Unlike his White shipmates whose acts of bravery were acknowledged by being sent back to the states, Dorie was fished out of the burning waters as the West Virginia went down and was transferred to the Indianapolis and spent the next 17 months at Pearl Harbor waiting on (white) Junior Officers. Finally in June of 1942 the Pittsburgh Courier called for Miller to be allowed to return to the states like White heroes. December, 1942 Doris Miller arrived in Waco, a hero.

The Waco Messenger, 1 January 1943 p.1

“Miller arrived home on last Thursday. He is greeted by many friends including his former football coach at Moore High School, Professor Roosevelt L. Posey. “How often do we find young men with a swelled head because of a little success. Not so with Miller.” commented Possey. When questioned about his actions Doris said:

“It wasn’t hard. I just pulled the trigger and she worked fine. I had watched the others with these guns. I fired her until the ammunition ran out. I think I got some of those planes. They were diving pretty close to us.”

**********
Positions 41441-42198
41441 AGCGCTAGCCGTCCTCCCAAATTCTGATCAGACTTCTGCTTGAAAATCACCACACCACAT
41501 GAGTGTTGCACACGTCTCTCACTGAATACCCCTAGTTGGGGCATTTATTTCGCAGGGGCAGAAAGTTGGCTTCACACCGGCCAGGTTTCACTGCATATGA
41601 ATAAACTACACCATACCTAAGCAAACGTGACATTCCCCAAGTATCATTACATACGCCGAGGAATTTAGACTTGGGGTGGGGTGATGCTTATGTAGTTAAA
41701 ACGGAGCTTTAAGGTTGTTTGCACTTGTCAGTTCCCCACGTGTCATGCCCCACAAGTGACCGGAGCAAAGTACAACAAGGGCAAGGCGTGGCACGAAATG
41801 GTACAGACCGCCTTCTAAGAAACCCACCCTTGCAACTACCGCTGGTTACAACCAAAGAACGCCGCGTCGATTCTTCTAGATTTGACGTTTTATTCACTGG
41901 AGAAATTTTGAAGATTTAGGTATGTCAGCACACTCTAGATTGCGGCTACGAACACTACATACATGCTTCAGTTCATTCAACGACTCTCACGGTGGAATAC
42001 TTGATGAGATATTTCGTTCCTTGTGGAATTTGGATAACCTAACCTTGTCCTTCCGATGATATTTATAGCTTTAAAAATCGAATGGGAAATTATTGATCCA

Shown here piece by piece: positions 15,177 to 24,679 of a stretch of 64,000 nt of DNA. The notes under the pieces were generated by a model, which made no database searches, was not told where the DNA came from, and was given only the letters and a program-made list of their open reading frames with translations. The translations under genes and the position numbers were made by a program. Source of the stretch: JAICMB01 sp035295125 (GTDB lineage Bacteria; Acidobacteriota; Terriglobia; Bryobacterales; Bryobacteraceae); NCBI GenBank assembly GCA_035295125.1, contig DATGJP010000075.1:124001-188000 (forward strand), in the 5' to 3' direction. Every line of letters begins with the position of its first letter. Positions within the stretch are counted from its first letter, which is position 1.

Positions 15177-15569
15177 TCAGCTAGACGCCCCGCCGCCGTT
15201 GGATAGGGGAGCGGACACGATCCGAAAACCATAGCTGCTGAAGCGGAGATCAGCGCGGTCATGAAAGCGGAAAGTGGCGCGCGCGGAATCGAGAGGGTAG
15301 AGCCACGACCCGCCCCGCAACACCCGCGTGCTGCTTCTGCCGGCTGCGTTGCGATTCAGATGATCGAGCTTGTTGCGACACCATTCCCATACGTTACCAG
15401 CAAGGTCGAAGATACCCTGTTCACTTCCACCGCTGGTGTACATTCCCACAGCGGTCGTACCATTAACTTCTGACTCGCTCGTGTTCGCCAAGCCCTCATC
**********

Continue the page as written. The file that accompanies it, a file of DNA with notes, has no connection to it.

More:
The Waco Messenger, 15 January 1943 p.3

Second Baptist Church in Waco. After having been introduced and asked to come to the rostrum, Doris Miller gracefully marched down the aisle by the president of the usher board, James Pryor Sr., while a thunderous applause roared over the spacious building. He mounted the rostrum in all dignity and answered many questions from the enthusiastic audience. In his talk Doris said: ‘Wherever I go, the people of Waco can rest assured that they have my good will.”

The Waco Messenger, 22 January 1943 p.2 “

. . . Mrs. Parsons was accompanied by little Barbara Brown, her granddaughter, age 7, Barbara was thrilled beyond measure at meeting our hero, Doris Miller; she said, ‘I will be able to tell the pupils in my class at home that I actually met Mr. Miller.’ More than this Barbara danced with the hero also.”